East Timor calls for ending sanctions on Myanmar; Aang San Suu Kyi calls for dialogue with the Junta; ASEAN makes statement on Myanmar; Sinopec discovers gas in Myanmar; Pakistan Foreign Minister’s first visit to Singapore; Indonesia expects to attract mo
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  • East Timor's President, Jose Ramos-Horta, has urged the US and Europe to lift sanctions against Burma after the junta released Aung San Suu Kyi. He said economic sanctions on Burma were ''morally not good’’; although it is widely believed that measures are targeted at the regime and not the Burmese people.1 Meanwhile, Aung San Suu Kyi pledged on 15 November to keep working towards democracy and improving human rights in Myanmar, saying she is not concerned about being detained again in the future. She said that she is open to a dialogue with the military junta of Myanmar.2

    Following the general elections in Myanmar which was held on November 7, the Chair of ASEAN Vietnam has issued a statement concerning the event. The statement was issued by the Minister of Foreign Affairs of Vietnam, Pham Gia Khiem. The statement stressed the need for Myanmar to continue to work with ASEAN and the United Nations in the road to democracy. ASEAN welcomed the elections held in Myanmar as a significant step forward in the implementation of the 7-point Roadmap for Democracy. Through the statement, ASEAN encouraged Myanmar to continue to accelerate the process of national reconciliation and democratisation, for stability and development in the country. 3

    China Petrochemical Corp which is also known as Sinopec Group has discovered gas during exploration work in central Myanmar, sources reported, citing a comment by a Myanmar energy official. The extent of the gas reserves is not clear yet, the official noted. However, a spokesperson for Sinopec Group denied having any information about the gas discovery.4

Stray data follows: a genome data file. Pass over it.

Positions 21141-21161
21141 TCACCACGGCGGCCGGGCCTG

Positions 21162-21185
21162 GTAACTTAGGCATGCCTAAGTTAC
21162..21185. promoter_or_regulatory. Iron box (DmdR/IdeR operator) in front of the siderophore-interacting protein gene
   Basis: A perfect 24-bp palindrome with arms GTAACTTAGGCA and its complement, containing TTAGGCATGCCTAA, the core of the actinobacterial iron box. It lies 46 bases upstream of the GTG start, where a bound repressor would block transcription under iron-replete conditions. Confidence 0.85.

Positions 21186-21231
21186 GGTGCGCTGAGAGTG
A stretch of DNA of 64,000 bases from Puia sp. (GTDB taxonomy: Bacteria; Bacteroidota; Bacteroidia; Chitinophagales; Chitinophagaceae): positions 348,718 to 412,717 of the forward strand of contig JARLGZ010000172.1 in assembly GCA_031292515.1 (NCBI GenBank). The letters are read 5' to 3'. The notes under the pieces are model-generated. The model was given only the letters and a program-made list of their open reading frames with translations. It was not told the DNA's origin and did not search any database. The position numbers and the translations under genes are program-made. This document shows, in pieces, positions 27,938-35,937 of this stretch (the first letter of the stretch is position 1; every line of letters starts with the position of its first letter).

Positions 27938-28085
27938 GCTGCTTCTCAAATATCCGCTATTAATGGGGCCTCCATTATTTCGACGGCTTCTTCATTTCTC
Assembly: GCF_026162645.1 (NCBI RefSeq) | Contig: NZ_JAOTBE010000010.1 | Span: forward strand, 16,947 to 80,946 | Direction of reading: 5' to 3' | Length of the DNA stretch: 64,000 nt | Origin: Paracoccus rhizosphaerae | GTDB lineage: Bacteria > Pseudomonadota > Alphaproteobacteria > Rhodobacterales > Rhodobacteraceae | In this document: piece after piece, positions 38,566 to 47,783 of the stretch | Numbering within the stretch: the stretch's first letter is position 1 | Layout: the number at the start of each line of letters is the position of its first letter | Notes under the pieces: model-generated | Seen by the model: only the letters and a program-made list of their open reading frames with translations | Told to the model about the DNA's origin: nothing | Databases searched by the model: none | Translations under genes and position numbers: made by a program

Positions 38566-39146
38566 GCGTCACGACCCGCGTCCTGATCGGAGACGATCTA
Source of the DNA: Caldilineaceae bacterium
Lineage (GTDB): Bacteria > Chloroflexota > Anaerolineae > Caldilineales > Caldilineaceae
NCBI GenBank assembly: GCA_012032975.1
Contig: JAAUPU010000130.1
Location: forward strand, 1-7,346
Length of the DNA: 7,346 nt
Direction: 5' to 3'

Reports noted that Pakistan Foreign Minister Makhdoom Shah Mahmood Qureshi will visit Singapore from November 21-23 at the invitation of Minister for Foreign Affairs George Yeo. This is Mr Qureshi's first official visit to Singapore since his appointment as Foreign Minister in March 2008. Apart from his meeting with Minister George Yeo, Mr Qureshi will also call on Prime Minister Lee Hsien Loong and Senior Minister Goh Chok Tong.5

    Indonesia is expected to attract more Chinese tourists through active tourism promotion in China, such as the 12th China International Travel Mart (CITM) and the World Expo Shanghai China (WESC), 2010. Chinese tourists are the fifth largest in Indonesia after Singapore, Malaysia, Japan and Australia. Last year, as many as 356,000 Chinese tourists visited Indonesia out of total 6.5 million of foreign tourist.6

    A memorandum of understanding between USAID and the Vietnamese Ministry of Labour, Invalids and Social Affairs set the stage for training, information exchanges, and provision of equipment and transfer of technology to help Vietnam find and identify its war missing. USAID will also give the Vietnamese government $1 million in technical assistance, the statement said.7

    The UN General Assembly committee that deals with human rights issues has adopted separate resolutions by strong majorities which condemn human rights violations in Iran, Burma and North Korea. While the United States voted "yes" for the resolutions on all three countries, India voted "no" for Burma, abstained for Iran and North Korea.
    However, China voted "no" for Myanmar and North Korea but "yes" for Iran.8

    In other developments, the Philippine government has urged Malaysia to name a new facilitator for Malaysian-brokered peace negotiations with Muslim rebels saying that it will have trouble working with the current representative Othman Abdul Razak. The Philippine government's chief peace negotiator Marvic Leonen said that a request was sent to Malaysia to replace Othman Abdul Razak. The Philippines will have “difficulties” working with Othman, Leonen noted in a statement.9